Classic Computer Magazine Archive COMPUTE! ISSUE 130 / JUNE 1991 / PAGE 120

Bane of the Cosmic Forge. (computer game ) (evaluation)
by Barry Brenesal

How do you destroy a pen whose every scribble becomes instantly true? First you must find it, and in Bane of the Cosmic Forge, that's what you'll do--or the land will remain forever cursed.

This latest role-playing fantasy from Sir-Tech combines the old and the new, mixing familiar Wizardry story and character-generation elements with new visuals and an updated user interface. Your party of six heroes once again features a mix of alien species and talents, now enhanced by a larger pool of genetic material that includes cat, lizard, dog, and dragon races, as well as the usual dwarves, elves, hobbits, and human vagrants. Each character has a colorful screen of information displaying a portrait, health, gold, carrying capacity, skill levels, items in knapsack, and weapons/armor in use. Good news: You no longer have to type in a five-or six-letter spell-casting abbreviation that resembles XyWrite's mnemonic commands. Each spell's full name and point cost are displayed during battle.

The old wire-frame, two-color Wizardry caves are gone, replaced by handsome stone corridors with animated, flickering torches. A few deft touches are impressive, such as the sculpted fountains, locked alcoves, and treasure caches. The game's developers didn't take these far enough, however, since the same walls and objects serve for all interiors, regardless of appropriateness. I found only one deviation: complete darkness, which the game substitutes whenever the accompanying text describes outdoor environments.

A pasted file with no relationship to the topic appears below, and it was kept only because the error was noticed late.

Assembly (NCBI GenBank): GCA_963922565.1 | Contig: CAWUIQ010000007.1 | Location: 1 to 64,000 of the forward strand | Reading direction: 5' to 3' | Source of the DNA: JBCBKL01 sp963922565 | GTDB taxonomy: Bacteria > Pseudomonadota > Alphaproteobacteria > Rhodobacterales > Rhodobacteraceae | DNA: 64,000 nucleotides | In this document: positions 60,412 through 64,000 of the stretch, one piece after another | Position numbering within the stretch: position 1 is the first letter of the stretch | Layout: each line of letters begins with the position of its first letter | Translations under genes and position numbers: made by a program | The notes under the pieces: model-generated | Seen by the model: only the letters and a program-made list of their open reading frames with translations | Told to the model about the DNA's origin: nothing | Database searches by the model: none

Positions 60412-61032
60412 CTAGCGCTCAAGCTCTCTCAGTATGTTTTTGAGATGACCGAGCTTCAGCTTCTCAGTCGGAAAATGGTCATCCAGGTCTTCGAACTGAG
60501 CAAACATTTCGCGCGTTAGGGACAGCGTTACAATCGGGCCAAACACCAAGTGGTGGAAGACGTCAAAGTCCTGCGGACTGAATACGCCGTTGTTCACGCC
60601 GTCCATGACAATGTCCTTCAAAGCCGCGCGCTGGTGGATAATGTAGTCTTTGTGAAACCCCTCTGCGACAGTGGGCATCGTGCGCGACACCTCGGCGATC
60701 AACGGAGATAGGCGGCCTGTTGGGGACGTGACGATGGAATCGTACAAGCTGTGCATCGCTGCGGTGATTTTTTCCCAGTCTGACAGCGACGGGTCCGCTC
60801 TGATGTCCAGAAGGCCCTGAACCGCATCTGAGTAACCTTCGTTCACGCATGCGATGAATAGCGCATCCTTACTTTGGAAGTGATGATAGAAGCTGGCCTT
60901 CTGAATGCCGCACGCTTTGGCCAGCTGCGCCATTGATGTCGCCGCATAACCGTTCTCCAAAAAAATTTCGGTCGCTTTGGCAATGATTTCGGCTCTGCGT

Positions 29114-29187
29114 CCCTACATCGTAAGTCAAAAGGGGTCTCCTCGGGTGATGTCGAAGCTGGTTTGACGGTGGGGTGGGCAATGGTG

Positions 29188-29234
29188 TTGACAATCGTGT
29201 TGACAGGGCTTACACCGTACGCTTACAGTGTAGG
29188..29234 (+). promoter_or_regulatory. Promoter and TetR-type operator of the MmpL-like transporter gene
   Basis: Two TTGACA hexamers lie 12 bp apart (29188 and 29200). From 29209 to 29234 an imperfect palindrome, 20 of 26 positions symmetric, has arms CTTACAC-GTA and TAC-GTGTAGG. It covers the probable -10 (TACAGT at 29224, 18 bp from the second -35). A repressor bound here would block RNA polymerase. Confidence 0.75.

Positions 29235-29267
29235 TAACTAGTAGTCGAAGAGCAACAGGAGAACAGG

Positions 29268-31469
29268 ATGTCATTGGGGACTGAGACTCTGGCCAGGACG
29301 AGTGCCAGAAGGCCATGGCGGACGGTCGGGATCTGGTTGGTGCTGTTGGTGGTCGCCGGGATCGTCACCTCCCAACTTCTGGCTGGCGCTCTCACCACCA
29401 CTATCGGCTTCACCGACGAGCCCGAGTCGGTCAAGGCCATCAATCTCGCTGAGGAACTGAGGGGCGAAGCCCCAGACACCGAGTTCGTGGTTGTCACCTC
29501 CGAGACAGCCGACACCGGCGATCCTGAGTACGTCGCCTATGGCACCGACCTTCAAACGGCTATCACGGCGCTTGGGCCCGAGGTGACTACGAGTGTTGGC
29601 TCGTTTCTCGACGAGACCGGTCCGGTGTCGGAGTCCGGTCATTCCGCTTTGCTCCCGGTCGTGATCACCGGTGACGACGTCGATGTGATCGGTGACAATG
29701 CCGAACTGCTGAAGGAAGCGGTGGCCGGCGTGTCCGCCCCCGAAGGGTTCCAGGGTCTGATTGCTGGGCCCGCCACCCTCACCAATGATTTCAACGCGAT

Monster encounters are animated. Individual groups approach or retreat, their members in turn striking different poses and wielding impressive weaponry. Though none of this is functional in any arcade sense--you can't aim a projectile at a momentarily parrying bushwacher--it does enhance the overall gaming reality. Watching monsters vanish one by one as your spells, swords, and missiles take effect makes personal satisfaction a reward in your crusade against evil.

Saving games in progress is no longer limited to the Inn, nor would that be convenient, given the increased size and scope f this adventure. Bane resembles past Wizardry products in other respects, though. Finding hidden passages and completing arcane puzzles are of prime importance, and I found the accompanying notes excellent. Overall, Bane of the Cosmic Forge is an attractive addition to the computerized role-playing fantasy scene.